Welcome to my blog.
Don't expect anything too high-tech or flashy, this is simply a 'diary' to share some of my photos, thoughts and observations - with a particular bias towards the natural world and the countryside around my home.
Sunday, 6 February 2011
There were not many plants in flower at this time of year in Lanzarote. One plant which seemed to be in flower all over the place however, was a small, white-flowered Heliotropium erosum.
Another common plant which had a few flowers adorning it's spiny branches, was the yellow-flowered Launaea arborescens. The fleshy leaves of this plant make it ideal for coping with the hot, dry conditions of this part of the world.
Closer to the ground was the creeping plant known as Fagonia cretica. This too has small spines all over it and some rather handsome, small, violet, five-petaled flowers with yellow anthers. These Fagonias can be found all over the place, sprawling over the volcanic gravel and rocks.
Two non-native species next, starting with a very common tree called an Arboreal Tobacco or Nicotiana glauca. Native to South America, this has become a very common sight all over the islands as well as the warmer parts of the Southern European mainland, planted as an ornamental tree along streets and roads where the long, yellow, tube-shaped flowers make a good show.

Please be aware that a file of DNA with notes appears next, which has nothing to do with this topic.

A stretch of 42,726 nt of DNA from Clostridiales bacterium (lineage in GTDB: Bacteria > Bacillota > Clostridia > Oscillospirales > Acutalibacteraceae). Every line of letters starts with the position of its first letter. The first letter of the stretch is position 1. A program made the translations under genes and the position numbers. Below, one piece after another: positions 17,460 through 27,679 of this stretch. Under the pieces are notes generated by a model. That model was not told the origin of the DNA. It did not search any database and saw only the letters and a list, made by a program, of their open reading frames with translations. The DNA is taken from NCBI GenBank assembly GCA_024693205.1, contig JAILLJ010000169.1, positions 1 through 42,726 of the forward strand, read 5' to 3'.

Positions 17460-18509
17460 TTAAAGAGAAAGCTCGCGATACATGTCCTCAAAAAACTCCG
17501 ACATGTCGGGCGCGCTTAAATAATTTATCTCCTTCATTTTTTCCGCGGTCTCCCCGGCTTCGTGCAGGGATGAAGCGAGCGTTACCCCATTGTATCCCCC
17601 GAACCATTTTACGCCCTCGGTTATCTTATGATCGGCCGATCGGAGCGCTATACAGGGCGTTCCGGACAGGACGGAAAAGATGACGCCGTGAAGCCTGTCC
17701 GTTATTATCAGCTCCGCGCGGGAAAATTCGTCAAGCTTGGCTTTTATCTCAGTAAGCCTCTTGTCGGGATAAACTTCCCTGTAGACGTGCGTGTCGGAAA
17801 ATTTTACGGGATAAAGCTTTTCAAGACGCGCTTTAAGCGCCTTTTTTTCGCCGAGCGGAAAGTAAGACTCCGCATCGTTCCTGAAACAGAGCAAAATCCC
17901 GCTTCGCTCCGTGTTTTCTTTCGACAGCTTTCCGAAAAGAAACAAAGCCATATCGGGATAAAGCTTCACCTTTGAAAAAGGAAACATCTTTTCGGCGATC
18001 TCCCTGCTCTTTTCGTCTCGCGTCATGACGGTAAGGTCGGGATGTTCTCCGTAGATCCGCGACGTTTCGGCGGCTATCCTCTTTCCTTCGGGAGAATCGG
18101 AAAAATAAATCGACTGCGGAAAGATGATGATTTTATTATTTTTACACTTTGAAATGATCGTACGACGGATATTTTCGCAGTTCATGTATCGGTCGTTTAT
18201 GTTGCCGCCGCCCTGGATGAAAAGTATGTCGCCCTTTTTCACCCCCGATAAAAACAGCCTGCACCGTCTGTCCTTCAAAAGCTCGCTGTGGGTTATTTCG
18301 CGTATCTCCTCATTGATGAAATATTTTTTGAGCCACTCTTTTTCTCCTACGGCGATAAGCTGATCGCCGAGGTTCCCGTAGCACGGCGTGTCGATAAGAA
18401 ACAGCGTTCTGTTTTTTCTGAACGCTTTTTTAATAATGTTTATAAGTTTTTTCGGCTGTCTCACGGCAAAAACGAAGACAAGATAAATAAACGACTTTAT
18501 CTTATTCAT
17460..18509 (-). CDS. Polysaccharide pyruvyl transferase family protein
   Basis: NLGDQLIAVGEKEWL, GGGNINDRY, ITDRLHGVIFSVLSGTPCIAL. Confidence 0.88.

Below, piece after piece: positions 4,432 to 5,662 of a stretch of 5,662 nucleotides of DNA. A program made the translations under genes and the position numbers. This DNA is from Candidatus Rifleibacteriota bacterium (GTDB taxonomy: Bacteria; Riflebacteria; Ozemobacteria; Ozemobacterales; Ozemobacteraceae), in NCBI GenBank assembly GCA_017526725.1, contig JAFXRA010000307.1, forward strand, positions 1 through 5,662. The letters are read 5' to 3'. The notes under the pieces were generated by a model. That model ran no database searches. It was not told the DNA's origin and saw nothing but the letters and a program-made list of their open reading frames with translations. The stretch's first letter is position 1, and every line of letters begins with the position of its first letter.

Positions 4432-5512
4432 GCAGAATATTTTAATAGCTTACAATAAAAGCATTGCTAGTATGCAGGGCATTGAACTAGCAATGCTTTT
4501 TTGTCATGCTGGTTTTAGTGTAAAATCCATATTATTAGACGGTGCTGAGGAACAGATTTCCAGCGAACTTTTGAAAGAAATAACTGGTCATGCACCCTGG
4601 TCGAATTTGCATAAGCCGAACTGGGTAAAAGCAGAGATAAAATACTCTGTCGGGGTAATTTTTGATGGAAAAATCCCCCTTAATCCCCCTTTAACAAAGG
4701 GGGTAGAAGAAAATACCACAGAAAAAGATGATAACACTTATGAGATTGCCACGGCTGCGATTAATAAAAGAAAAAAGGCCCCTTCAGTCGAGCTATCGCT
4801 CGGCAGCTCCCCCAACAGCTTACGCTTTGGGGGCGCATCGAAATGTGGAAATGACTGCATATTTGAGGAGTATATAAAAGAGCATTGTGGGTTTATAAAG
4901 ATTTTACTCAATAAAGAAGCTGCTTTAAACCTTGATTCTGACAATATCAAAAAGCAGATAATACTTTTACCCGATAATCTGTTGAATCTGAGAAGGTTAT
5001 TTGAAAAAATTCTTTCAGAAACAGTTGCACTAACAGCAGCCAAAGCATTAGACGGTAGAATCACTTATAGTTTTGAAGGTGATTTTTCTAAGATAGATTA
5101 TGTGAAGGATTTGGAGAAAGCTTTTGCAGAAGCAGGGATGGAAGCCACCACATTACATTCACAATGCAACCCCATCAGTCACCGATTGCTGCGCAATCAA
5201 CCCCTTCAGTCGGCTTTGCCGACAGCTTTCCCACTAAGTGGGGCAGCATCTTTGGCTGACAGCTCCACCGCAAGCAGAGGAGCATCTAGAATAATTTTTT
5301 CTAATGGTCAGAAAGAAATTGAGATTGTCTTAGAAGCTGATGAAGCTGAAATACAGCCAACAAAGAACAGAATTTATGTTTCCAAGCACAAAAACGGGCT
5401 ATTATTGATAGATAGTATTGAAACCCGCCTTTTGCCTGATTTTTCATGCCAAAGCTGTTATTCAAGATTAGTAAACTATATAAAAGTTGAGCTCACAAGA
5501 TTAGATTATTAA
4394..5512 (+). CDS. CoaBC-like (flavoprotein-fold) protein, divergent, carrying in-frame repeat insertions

Lastly, a plant which is native to South Africa. Well known for it's medicinal and cosmetic properties, this is a member of the Aloe family, Aloe arborescens. This particular species is just as useful as it's more commonly known cousin Aloe vera - which seems to be in everything these days from skin preparations to exotic juice drinks. The bright flowers of this one, make a nice show, planted along the roadsides of Costa Teguise.